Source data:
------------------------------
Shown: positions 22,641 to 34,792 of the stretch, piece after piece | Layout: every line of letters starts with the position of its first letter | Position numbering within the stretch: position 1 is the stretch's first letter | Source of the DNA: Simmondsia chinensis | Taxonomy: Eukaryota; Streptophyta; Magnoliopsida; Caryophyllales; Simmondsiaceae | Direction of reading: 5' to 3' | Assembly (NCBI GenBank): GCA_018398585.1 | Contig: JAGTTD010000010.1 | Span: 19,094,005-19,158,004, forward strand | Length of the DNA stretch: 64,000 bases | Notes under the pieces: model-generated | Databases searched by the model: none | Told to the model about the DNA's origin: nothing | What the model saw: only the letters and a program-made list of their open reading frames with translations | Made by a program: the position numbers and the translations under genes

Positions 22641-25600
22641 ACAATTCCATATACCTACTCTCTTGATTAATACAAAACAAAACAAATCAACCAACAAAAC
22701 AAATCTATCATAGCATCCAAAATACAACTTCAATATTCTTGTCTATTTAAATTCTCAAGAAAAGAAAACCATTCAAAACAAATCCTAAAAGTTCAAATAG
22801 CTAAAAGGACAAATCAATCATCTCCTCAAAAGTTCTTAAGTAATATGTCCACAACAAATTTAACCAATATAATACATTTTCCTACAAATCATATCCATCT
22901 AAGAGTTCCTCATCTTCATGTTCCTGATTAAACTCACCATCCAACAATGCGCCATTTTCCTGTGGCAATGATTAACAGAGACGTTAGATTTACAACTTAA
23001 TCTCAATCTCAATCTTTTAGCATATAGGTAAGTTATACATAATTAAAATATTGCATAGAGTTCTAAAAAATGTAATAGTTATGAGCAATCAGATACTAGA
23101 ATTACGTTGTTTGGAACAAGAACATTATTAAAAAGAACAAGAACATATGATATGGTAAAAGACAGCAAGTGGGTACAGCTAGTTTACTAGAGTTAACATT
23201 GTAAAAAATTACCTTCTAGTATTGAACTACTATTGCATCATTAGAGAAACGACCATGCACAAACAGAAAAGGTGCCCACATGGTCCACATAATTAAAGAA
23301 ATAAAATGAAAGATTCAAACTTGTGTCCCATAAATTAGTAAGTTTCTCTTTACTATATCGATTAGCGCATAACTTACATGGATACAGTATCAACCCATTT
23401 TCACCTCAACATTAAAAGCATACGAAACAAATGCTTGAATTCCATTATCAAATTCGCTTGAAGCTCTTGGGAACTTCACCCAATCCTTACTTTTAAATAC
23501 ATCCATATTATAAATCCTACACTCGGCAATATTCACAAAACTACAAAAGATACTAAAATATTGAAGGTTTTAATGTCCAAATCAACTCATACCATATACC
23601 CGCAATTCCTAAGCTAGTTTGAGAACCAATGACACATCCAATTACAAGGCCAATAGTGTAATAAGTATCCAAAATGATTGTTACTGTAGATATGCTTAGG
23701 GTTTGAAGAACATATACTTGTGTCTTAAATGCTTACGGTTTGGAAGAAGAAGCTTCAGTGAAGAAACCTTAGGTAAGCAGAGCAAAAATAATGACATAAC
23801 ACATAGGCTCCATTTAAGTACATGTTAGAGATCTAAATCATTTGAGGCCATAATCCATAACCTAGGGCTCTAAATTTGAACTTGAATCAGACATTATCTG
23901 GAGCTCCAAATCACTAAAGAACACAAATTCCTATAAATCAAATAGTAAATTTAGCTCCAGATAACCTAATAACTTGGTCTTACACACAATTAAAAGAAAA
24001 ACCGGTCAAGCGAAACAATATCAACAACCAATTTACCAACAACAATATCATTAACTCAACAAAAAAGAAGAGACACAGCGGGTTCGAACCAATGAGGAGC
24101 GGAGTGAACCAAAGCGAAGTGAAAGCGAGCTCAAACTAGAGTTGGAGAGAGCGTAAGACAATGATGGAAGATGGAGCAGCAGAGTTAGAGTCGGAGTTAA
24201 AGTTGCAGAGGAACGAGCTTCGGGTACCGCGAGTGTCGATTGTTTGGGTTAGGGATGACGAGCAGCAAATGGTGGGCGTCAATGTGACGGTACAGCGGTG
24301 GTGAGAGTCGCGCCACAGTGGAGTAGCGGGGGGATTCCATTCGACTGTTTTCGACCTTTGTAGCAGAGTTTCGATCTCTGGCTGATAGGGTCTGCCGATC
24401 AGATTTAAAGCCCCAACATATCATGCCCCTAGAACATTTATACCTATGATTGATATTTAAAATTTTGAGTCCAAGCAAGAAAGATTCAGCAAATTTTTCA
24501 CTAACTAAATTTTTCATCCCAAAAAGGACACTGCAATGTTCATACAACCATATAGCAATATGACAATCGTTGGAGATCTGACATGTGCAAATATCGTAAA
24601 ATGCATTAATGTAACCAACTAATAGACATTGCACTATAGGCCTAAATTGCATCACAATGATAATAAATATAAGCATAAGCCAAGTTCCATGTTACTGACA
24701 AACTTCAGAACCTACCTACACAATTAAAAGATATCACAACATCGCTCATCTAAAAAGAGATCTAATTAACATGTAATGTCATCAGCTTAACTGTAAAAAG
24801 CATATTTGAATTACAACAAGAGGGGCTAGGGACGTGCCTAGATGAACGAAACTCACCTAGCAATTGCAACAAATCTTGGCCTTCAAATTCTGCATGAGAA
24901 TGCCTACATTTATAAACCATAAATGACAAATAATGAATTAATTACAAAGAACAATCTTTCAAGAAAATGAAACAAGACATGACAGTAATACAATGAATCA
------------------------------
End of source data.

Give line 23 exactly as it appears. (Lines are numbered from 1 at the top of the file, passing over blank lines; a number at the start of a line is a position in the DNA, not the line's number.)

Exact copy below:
24601 ATGCATTAATGTAACCAACTAATAGACATTGCACTATAGGCCTAAATTGCATCACAATGATAATAAATATAAGCATAAGCCAAGTTCCATGTTACTGACA